# Count the number of contiguous 1 bits from the left [closed]

I am stuck on this problem: Assume that we have 32-bit integer, write a C function to count the number of contiguous 1 bits, from the left. For example:

``````leftCount(0xFF000000) = 8
leftCount(0x0FFFFFFF) = 0 (because the number starts with 0)
leftCount(-1) = 32
``````

In the function, I am allowed to use logical operators such as ! ~ & ^ | + << >>

No loop and condition structure is allowed.

Thanks

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## closed as too localized by H2CO3, Kay, vwegert, martin clayton, MarkSep 9 '12 at 8:55

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Note that only `!` is a logical operator (of those you listed). –  jrok Sep 8 '12 at 11:31
neither of `<< >> + ~ & ^ |` is a logical operator... –  user529758 Sep 8 '12 at 11:31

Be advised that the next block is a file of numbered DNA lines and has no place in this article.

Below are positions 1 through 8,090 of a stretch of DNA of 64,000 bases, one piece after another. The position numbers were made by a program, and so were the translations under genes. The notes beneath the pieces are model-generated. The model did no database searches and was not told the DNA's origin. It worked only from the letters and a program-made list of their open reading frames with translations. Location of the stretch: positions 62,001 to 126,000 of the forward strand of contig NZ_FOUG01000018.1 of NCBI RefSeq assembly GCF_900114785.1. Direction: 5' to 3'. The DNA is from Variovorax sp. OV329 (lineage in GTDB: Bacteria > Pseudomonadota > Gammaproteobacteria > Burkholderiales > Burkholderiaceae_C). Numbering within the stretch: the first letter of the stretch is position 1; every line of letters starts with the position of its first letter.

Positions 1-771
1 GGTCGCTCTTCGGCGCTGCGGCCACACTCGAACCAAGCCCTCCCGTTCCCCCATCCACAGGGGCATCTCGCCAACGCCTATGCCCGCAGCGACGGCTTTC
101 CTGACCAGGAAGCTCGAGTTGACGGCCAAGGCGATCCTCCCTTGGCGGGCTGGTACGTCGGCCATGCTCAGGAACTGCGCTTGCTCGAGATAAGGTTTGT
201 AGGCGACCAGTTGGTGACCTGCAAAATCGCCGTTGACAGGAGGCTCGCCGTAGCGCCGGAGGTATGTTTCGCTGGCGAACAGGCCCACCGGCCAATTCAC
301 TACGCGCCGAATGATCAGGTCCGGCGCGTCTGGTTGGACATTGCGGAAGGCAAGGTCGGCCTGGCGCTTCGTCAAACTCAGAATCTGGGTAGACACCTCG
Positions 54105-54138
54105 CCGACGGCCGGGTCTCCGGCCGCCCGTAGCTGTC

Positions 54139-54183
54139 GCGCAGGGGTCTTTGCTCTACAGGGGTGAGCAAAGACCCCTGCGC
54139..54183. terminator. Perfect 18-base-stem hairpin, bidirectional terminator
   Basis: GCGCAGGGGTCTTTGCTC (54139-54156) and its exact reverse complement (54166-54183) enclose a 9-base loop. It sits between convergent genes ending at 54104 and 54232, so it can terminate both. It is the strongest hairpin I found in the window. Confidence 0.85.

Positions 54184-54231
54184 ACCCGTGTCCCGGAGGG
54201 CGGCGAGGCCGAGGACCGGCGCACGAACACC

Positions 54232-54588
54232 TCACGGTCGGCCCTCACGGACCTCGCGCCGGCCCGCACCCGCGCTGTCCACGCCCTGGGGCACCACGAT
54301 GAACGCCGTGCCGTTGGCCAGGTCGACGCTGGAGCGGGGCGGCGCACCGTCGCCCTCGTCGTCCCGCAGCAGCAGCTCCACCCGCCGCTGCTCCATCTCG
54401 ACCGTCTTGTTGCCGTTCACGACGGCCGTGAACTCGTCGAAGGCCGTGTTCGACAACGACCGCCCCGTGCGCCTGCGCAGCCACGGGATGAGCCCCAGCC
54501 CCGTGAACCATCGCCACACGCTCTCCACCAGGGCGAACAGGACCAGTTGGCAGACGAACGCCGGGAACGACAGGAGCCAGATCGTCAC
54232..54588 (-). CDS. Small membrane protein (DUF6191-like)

@jrok you're quick! –  user529758 Sep 8 '12 at 11:32
Btw, does it really matter if we count starting from the left or right? –  user529758 Sep 8 '12 at 11:32
@H2CO3 It does matter: `11101111`, the correct result for OP is 3, not 4. –  jrok Sep 8 '12 at 11:35

I found myself a solution on the Internet. But my requirement is to use not more than 50 logical operators, so anybody help me optimize this function, please.

``````int bit_count_from_left(int x) {
/* Shift every bit to the rightmost bit and & it with 1, then start from the leftmost bit and determine
* whether a given bit and all the bits to its left are set to 1. */
int lb01 = ((x >> 31) & 1); int lb02 = ((x >> 30) & 1); int lb03 = ((x >> 29) & 1);
int lb04 = ((x >> 28) & 1); int lb05 = ((x >> 27) & 1); int lb06 = ((x >> 26) & 1);
int lb07 = ((x >> 25) & 1); int lb08 = ((x >> 24) & 1); int lb09 = ((x >> 23) & 1);
int lb10 = ((x >> 22) & 1); int lb11 = ((x >> 21) & 1); int lb12 = ((x >> 20) & 1);